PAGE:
priests of this age. The irony is that the word 'psychology' is based on the Greek word psyche, meaning 'soul',
or, 'spirit'. Psychology therefore means study of the 'soul'. However it is now anything but, and indeed the idea
of a soul or spiritual nature are not even acknowledged in mainstream psychology.This attitude of rejecting the
spiritual can be traced to the implicit assumptions of Western psychology rooted in secularism which arose out
of a negation of religion or spiritual experience. Instead, within Western psychology, a fragmented view of man
is presented. In trying to gain a deeper understanding of human nature, Western psychological theories have
tended to focus only on one aspect of the 'self', e.g. psychoanalysis focuses on the unconscious, cognitive
psychology focuses on thoughts, and behavioral psychology focuses on behavior. No doubt, important insights
have been gained, yet no model is truly comprehensive in itself. To me, most Western psychotherapies are

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limited at both ends of the spectrum; they ignore individual spirituality, and they ignore the effects of sociopolitical factors on the lives of the clients. Banijama S. and Ahadi H(2009) illustratesthat fundamental questions
relating to mans existence e.g. where we have come from, what our purpose is in life, What happens after we
die cannot be addressed even by the more sophisticated approaches in mainstream psychology.Pp.113116.So really how much knowledge of the 'self' they have, and how deep is their understanding of human
psychology. Even very 'new' more integrated therapies which try to include more than one aspect of the self are
limited, as they too ignore a dimension of the self which many people regard as central to being human;the
spiritual dimension.
On the other hand all Muslims should be excellent psychologists. AllameHassanzade Amoli (2010)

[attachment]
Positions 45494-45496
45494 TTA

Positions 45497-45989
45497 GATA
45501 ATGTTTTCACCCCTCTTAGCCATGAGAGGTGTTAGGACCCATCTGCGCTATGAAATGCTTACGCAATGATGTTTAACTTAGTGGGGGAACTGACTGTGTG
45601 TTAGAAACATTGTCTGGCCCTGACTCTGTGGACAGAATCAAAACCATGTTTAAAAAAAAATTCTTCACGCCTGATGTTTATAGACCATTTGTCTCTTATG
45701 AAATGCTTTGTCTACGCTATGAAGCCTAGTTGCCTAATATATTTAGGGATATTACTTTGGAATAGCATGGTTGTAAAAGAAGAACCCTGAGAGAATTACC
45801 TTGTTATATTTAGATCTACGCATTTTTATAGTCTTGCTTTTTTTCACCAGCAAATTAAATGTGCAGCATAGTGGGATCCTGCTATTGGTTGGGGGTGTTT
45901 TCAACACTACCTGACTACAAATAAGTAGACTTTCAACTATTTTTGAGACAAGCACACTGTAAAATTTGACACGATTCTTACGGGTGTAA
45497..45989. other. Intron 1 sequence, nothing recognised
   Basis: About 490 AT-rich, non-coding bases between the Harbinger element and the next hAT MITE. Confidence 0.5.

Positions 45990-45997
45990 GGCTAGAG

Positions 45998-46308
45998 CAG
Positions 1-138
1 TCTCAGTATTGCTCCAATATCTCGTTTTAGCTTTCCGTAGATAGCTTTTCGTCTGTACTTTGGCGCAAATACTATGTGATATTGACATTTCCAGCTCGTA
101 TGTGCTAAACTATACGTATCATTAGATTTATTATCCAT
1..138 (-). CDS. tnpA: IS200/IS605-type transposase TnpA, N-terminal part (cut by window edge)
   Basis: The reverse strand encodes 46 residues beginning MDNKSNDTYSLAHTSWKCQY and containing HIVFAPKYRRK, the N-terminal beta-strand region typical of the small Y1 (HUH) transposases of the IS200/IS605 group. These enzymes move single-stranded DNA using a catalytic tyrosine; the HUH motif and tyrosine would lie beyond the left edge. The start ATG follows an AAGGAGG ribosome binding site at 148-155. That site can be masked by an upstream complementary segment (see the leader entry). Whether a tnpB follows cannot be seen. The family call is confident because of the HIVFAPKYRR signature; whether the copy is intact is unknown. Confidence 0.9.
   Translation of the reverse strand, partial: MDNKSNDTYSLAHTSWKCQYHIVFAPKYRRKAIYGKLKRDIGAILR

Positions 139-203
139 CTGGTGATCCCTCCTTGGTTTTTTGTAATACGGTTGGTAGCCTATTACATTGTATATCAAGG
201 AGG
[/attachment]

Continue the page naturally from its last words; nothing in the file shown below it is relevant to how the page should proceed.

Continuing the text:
remarks that our whole life is based on knowing the answers to these basic questions; Wherever you go, from
remote villages to modern cities, practicing Muslims will be able to tell that we are on a journey; Before we were
born we were with Allah, and all souls bore witness that Allah is their Lord (7:172) Our purpose in this life is to
worship Allah (51:56) After death we will be raised up and according to our deeds in this lifetime we will be
rewarded or punished. (101:5-8). Pp. 10-15
Importance of developing Islamic Psychology
From an Islamic perspective, any truly comprehensive psychology can only develop out of a very
different set of assumptions. In effect a different paradigm of knowledge is required, so that a genuine 'study of
the soul' can take place and a 'genuine psychology', (remember the word psychology means study of the soul),
which addresses all aspects of the self can emerge.Sama Yaqoob(2010) cites that this is why I believe that it is
very important that Muslims define and develop Islamic psychology based on the Qur'an, which Muslims regard
as the most reliable source of knowledge possible, as it is from Allah who created us and therefore knows